There’s never an ideal time to face unemployment, but there’s a unique difficulty to turning forty and looking for work. Most of us thought we’d be settled into our careers and thinking about retirement, not job hunting and facing questions like: “What in the world should I do with the rest of my life?”
But as Jeff Goins points out in his book, The Art of Work, “the forty year career is dead.” And while unemployment rates are finally dropping, a 5% unemployment rate still means that if you have 300 Facebook friends, 15 of them are likely looking for a job.
It can be hard to know what to say to our unemployed friends, especially when they’ve been looking for a new position for awhile with no success. They can be so discouraged, and while we’d really like to help, we don’t always know how to be supportive, and it can be awkward – for them, and for us. So we stop calling and start avoiding them, or worse – we find ourselves saying incredibly unhelpful and cliché-like things about closed doors and open windows, and telling horror stories about that one guy we knew who couldn’t find a job for 14 months.
But we can do better than that. We’ve come too far and learned too much about what it takes to be kind, and we know better than to let a little bit of awkwardness stand in the way of being the best friends we can possibly be when our friends need us the most.
Here are three ways to be an amazing friend to your friends who are unemployed:
Believe it or not, ”Let me know if there’s anything I can do to help” is actually one of the worst things you could possibly say. No matter how sincere we are when we say it, the truth is: a statement like that puts our friends in a tough spot. Being unemployed is already emotionally difficult, and having to ask for help can make it worse.
Put yourself in her shoes for a minute. If you were to lose your job, what would you need right away? What are some practical ways you can meet your friend’s needs without killing her pride? A gift card to a store like Target might be ideal; she could need groceries or diapers or a new shirt for an interview, and not only would your gift let her know you care, but it could also give her the dignity of choosing what needs to meet this week.
What about inviting his family over for dinner? Or volunteering to watch the kids after school so he can get in an extra hour of job-hunting tomorrow? If you’re willing to put some thought into it, there are dozens of very practical ways to support and encourage your friends.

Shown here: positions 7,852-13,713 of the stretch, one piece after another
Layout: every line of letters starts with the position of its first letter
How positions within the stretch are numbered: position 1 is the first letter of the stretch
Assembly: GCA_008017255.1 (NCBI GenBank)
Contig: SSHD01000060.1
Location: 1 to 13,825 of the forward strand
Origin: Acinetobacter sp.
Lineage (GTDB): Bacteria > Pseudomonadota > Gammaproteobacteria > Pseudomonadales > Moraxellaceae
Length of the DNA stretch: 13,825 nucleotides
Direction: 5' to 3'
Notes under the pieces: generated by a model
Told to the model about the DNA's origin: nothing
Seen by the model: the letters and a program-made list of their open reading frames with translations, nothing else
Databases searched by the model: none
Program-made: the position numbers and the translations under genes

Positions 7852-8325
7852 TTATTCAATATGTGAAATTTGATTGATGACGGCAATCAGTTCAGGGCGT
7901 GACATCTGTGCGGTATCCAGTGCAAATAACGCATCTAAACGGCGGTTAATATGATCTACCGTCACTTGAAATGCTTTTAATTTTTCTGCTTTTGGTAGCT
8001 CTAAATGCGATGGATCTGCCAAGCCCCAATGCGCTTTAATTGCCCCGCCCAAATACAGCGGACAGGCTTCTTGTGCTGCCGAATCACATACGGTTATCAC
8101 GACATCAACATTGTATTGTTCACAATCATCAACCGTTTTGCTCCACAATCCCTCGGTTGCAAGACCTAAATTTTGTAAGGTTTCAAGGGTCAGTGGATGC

Especially when their job hunt has been going on for awhile, our unemployed friends can start to lose perspective. What started out as a search for meaningful work with the hope of finding something he would really love doing may degenerate as his desperation for an income of any sort increases. While we do need to help our friends be practical, we also need to cheer for them.
Write a note, drop him an email, or just mention in conversation over coffee what you love and value about him as a person. If she’s really good at something, point it out, and help her brainstorm ways to put her talents to work. And if you see him wrestling with a decision about a possible job opportunity that isn’t quite ideal, be the voice that reminds him of something we all need to hear sometimes: “You are more than your work.”
Also – choose to be supportive of your friend’s decisions, regardless of what you think. Have your say and advise them, for sure – don’t, for example, let your friend run off to be a trapeze artist when you know she’s deathly afraid of heights – but if she turns down a job you think she should have taken, or decides to take one you’re not sure is a good fit, make sure she knows you care and will still be there for her anyway, come what may.
Check in with your unemployed friends frequently enough that they feel seen and remembered – and schedule time to do things with them that are inexpensive but fun, like a barbecue, or dinner and a movie at your house. Just as he is more than her work – he is also more than his job hunt, and he needs to know that he is still valuable to his friends for who he is as a person. When job-hunting has started to feel like her entire world, your intentionality will go a long way towards helping her remember her personal worth.
And if you happen to hear about a job opening in a company and know someone who works there, offer to pass along your friend’s resumé. Even if nothing comes of it, both of your friends will appreciate your thoughtfulness in creating the connection.
While having gainful employment that we enjoy is great, life really is so much more about the connections and relationships we form than any of the things we do. Integrity, kindness, and love – these are the things we value in our friends, and the gifts we can offer to them in return. Being thoughtful, positive, and intentional towards our unemployed friends will provide them much needed encouragement in the midst of a difficult situation, and will strengthen the depth and the quality of our friendships.
And if they really truly are your friends – you know they’d do the same for you.
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This post was written by Danielle Thorp exclusively for BonBon Break Media, LLC.